For example, where in the past properties were easily sold through just posting and reposting on Propertyguru.com.sg, iProperty.com.sg and 99.co, agents now have to engage a videographer to film an apartment usually at a cost of $600-800, script their presentation flow and practise their lines before a shoot.
With the video they have produced, a daily budget of between S$20-30 per day reasonably would have to be invested in the marketing through social media platforms.
In instances where the property faces stiff competition or isn't aesthetically pleasing, an agent would likely have to invest in making over the apartment and home-staging it for the video shoot.
All in, thousands could be spent before the marketing commences and the financial risks for the listing agent is hence much higher than before.
Granted, a sale would usually more than cover the marketing expenses, we have to put ourselves in the agent's shoes to understand the kind of risk exposure and returns they are getting.
1st, it may take many months or years to get the property sold. In that case, the expenses above would compound and reduce profitability.
2nd, if it costs $3000 to do a home staging and video for the property, the agent runs the risks of having to commit this amount times the number of properties he or she is marketing.
3rd, people can be fickle and life unpredictable. There will be cases of sellers who change their minds midway after an agent has invested thousands into the marketing costs. In such cases, sadly most agents do not get compensated.
So, despite the fact that tech platforms advocating low fees and DIY transactions have popped up in recent years, the changes in the property marketing landscape has instead seen commissions climbed steadily upwards as the workload and costs have increased.
Today, we see realtors charging up to 3-5% for marketing that involves some to all the above modern marketing platforms.
Is the higher fee worth it?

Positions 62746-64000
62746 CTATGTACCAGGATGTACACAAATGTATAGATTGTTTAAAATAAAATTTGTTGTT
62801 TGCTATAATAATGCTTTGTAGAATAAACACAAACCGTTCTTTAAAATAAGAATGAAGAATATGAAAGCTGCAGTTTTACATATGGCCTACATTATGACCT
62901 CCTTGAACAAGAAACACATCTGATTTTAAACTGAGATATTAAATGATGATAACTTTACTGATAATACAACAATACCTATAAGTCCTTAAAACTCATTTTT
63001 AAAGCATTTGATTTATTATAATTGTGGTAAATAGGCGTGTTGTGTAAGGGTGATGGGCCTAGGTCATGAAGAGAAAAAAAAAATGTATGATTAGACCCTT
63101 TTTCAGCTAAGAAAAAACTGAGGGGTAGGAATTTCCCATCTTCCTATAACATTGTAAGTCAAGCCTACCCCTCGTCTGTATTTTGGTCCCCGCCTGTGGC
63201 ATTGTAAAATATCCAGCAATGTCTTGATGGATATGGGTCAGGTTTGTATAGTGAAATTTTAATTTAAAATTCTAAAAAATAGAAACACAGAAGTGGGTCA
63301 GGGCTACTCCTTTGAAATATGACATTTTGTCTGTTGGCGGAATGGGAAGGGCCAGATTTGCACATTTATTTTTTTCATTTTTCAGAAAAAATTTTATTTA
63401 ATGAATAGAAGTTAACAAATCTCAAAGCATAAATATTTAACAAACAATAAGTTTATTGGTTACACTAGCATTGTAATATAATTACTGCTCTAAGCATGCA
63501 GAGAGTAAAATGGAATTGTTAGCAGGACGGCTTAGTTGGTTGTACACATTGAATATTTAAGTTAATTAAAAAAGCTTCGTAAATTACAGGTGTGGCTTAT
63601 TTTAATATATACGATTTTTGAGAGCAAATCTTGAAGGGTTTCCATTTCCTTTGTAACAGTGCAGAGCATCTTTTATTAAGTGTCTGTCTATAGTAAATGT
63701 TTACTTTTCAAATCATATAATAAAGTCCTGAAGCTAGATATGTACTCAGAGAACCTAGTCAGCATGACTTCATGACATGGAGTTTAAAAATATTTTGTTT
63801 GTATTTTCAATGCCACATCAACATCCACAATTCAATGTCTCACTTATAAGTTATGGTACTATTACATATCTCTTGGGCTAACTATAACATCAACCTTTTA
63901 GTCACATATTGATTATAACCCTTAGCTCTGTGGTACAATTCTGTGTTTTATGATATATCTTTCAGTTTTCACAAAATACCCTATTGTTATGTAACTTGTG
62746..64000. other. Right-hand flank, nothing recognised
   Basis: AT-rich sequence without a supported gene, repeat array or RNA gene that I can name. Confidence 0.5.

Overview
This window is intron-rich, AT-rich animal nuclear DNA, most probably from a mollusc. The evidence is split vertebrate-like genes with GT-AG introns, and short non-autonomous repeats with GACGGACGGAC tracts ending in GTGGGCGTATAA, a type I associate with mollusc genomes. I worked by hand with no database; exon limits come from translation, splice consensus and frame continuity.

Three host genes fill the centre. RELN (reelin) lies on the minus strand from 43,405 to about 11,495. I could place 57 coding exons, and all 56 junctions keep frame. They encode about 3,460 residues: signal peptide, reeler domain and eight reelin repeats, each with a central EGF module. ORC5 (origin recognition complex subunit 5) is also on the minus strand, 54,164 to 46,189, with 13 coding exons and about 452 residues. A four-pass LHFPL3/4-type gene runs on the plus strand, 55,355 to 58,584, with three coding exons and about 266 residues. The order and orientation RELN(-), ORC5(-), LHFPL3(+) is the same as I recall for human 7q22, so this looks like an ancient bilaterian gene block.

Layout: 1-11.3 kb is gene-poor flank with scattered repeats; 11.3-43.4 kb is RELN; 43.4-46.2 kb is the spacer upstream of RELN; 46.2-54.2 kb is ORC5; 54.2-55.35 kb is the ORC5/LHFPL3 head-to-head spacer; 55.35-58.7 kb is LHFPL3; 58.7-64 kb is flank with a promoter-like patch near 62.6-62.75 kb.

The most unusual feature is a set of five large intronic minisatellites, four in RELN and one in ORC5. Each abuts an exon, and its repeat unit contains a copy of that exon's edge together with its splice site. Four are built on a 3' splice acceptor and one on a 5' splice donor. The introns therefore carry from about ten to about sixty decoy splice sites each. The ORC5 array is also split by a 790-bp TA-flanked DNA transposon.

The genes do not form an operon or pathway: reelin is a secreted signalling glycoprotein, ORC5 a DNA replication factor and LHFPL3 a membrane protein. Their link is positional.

It is hard to say for certain as we can only guess whether a buyer would come by at the same price had your agent not put in that extra touch of a home make-over, video tour and social media marketing.
It could mean the difference of getting an offer within a month or a year, the opportunity and time costs of waiting or the emotional draw for a buyer willing to offer that $100K more to secure the property. It’s anyone’s guess.
What is certain is, proactive marketing will put your property in the best light with the widest possible exposure and emotional appeal, and you would end up with alot more interest and a probability of higher offers quicker.
How much is that certainty worth to you?
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Stuart Chng, Senior Associate Executive Director of OrangeTee & Tie, is a renowned leader and personality in the real estate industry.
He adores music and can play a few instruments decently without upsetting his neighbours. When not doing so, he enjoys pillow fighting with his son and coming up with silly puns which barely amuses his wife.
Professionally, he is a licensed real estate agent, investor, team leader, speaker and columnist for several property newsletters and blogs and is often quoted in media interviews on 938FM, Channel 8, PropertyReport, PropertyGuru and other publications. Throughout his career, he has helped many clients grow their wealth through selecting great property investments and managing their portfolios actively. Read his clients' reviews here.